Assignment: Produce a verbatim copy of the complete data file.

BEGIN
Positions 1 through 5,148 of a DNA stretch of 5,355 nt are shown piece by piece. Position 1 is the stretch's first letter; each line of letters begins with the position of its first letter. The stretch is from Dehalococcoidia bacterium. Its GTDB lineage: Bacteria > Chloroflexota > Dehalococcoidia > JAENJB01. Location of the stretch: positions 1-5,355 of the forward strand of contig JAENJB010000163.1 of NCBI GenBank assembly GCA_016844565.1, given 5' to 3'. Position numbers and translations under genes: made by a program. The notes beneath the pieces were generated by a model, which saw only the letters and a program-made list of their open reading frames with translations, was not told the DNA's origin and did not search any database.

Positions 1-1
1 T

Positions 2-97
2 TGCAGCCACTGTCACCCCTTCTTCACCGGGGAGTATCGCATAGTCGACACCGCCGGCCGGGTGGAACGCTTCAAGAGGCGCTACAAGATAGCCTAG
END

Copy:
Positions 1 through 5,148 of a DNA stretch of 5,355 nt are shown piece by piece. Position 1 is the stretch's first letter; each line of letters begins with the position of its first letter. The stretch is from Dehalococcoidia bacterium. Its GTDB lineage: Bacteria > Chloroflexota > Dehalococcoidia > JAENJB01. Location of the stretch: positions 1-5,355 of the forward strand of contig JAENJB010000163.1 of NCBI GenBank assembly GCA_016844565.1, given 5' to 3'. Position numbers and translations under genes: made by a program. The notes beneath the pieces were generated by a model, which saw only the letters and a program-made list of their open reading frames with translations, was not told the DNA's origin and did not search any database.

Positions 1-1
1 T

Positions 2-97
2 TGCAGCCACTGTCACCCCTTCTTCACCGGGGAGTATCGCATAGTCGACACCGCCGGCCGGGTGGAACGCTTCAAGAGGCGCTACAAGATAGCCTAG